Having said that, from what we know right now, a 25 basis point rate hike is on the cards next month, as cited in this article a week ago.
Some mainstream media outlets are jumping up and down in panic at such a prudent move. The macroeconomic luddites appear to be unaware of the havoc and damage that high and uncontrolled inflation can wreak on society.
Argentina was once a world superpower. It currently has 130% annualised inflation with 40% of its population living below the poverty line.
The hyperinflation seen in the Weimar Republic in the 1930s is cited by many historians as a significant contributing factor to the eventual outbreak of World War 2.
Tight monetary policy creates many kinds of discomfort and some cohorts of society feel the pain of these conditions far more than other parts. However, the cost of runaway prices is far greater.
For the Aussie Dollar though, an RBA rate hike may or may not give the currency a boost. The US Dollar is doing its usual thing and dominating proceedings.
Treasury yields in the world’s largest economy have whipsawed dramatically over the last fortnight, throwing multiple curve balls at markets.
This has seen volatility shift higher across many asset classes as seen in the chart below. The implication for AUD/USD is a challenging circumstance.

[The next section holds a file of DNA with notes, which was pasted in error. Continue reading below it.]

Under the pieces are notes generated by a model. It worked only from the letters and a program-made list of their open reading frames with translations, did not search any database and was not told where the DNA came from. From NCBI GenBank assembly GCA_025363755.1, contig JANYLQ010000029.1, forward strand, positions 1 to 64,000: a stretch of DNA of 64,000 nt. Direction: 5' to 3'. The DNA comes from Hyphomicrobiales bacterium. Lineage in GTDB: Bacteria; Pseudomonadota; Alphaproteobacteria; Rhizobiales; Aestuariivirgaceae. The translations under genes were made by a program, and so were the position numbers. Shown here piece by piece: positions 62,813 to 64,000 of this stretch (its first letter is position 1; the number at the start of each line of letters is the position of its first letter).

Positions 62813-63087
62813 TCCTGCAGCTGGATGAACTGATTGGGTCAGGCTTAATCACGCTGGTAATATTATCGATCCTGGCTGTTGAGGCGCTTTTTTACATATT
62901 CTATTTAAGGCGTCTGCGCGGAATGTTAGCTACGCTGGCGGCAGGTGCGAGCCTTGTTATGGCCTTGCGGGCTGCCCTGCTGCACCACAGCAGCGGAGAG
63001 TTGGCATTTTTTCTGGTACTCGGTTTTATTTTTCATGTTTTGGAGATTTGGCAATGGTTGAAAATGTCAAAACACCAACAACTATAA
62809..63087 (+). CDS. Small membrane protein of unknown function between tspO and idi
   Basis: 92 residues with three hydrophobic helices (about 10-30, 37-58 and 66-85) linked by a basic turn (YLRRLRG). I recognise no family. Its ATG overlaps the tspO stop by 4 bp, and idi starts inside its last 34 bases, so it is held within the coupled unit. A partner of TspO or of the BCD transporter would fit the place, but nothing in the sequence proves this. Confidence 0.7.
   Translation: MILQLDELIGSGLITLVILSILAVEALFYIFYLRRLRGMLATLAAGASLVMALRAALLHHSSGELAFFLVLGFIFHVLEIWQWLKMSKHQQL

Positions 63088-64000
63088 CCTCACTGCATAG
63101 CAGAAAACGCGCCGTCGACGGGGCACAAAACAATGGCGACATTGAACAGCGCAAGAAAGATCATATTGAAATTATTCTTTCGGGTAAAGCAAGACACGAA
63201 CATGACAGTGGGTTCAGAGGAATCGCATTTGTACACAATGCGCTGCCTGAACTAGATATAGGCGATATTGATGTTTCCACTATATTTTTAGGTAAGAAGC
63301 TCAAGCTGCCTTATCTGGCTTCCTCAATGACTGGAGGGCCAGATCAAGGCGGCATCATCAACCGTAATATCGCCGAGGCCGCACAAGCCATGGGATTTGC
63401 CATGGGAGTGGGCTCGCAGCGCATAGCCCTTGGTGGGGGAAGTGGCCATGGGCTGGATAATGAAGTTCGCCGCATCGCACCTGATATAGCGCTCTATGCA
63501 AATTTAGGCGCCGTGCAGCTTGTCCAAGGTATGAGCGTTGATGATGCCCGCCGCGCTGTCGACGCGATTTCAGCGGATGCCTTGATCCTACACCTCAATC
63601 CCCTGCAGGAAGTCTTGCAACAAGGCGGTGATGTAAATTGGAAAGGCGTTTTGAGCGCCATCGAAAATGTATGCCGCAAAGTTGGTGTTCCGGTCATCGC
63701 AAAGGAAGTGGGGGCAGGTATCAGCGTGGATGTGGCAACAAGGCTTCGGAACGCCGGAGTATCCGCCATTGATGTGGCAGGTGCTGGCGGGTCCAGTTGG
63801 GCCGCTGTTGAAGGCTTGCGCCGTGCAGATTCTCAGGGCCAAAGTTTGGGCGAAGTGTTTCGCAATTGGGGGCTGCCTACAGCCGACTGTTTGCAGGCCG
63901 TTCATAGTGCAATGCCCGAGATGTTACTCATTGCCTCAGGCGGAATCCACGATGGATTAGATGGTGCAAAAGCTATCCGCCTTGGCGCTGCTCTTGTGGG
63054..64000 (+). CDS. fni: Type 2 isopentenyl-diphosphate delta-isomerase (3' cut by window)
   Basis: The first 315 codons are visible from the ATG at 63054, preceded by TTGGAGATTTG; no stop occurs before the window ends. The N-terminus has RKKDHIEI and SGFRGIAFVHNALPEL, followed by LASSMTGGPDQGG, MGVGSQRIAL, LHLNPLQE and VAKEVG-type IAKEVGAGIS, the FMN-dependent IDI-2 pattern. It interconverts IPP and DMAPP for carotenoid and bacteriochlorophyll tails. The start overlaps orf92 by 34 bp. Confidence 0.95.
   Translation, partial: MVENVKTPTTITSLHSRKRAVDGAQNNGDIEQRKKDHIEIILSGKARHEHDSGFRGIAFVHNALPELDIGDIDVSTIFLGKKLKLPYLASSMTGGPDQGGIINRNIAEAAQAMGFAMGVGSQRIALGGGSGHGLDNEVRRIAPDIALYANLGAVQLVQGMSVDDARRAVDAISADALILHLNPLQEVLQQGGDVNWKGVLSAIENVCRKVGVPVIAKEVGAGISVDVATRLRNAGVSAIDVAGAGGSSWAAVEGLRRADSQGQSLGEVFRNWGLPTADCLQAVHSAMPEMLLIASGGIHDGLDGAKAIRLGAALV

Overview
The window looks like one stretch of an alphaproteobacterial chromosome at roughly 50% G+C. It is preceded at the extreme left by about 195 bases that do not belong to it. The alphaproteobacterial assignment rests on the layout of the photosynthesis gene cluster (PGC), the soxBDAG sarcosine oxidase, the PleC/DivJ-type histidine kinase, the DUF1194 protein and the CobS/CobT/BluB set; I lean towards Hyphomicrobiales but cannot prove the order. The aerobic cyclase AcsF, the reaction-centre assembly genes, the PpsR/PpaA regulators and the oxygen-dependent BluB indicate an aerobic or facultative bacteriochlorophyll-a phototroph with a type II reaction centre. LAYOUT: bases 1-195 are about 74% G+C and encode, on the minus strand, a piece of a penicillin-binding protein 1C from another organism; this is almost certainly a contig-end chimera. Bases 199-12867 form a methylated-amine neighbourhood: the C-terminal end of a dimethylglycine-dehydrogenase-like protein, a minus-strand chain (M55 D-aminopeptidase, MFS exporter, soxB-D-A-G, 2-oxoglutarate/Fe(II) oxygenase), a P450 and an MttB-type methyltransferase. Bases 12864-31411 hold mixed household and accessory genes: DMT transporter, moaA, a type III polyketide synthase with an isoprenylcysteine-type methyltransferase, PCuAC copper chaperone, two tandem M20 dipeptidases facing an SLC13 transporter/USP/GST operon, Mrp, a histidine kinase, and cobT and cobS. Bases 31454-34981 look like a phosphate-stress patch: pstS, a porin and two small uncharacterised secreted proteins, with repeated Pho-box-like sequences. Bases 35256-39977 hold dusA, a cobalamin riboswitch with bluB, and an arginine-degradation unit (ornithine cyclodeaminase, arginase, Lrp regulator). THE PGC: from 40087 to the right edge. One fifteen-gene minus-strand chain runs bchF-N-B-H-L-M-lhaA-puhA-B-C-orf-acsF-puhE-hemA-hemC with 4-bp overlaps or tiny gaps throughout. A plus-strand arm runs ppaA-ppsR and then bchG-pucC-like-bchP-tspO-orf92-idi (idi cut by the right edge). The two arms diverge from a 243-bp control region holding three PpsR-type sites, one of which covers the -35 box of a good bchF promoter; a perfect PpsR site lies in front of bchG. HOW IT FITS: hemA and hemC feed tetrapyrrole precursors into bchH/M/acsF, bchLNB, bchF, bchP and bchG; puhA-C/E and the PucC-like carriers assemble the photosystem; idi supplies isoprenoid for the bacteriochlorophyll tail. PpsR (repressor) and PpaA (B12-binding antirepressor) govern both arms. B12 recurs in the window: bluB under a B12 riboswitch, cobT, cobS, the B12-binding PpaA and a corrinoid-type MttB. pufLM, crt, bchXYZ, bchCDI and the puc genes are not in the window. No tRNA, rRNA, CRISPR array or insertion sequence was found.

VOLATILITY ACROSS GOLD, OIL, BONDS AND EQUITIES
With violent price action, investors and traders often tend to head for the hills and look to cover risk exposure.
The Aussie is seen as a ‘high beta’ currency that benefits from robust risk appetite and a positive global growth outlook but suffers when these conditions are reversed.
The Japanese Yen is often viewed by markets as the opposite of AUD and sometimes displays the characteristics of a defensive currency in times of uncertainty.
This has not been the case of late with the Bank of Japan (BoJ) maintaining extremely loose monetary policy.
There is speculation that the BoJ might physically intervene in the currency market if USD/JPY continues to run toward the October 2022 peak of 151.95 when the central bank sold US Dollars and bought Yen.
Such a circumstance could see AUD/JPY come under pressure which might assist Australia’s energy exporters in getting a bump up on their bottom line. Japan is the largest importer of Australian coal and liquified natural gas (LNG).
Australia is already running a record trade surplus each month and a low exchange rate, in both AUD/USD and AUD/JPY, continues to support the domestic economy.
To compound the good news for Aussie miners is the thawing of the previously frosty relationship with China.
Australian Prime Minister Anthony Albanese will be visiting the Middle Kingdom this week and there have been some early indications of both sides looking to improve their ties.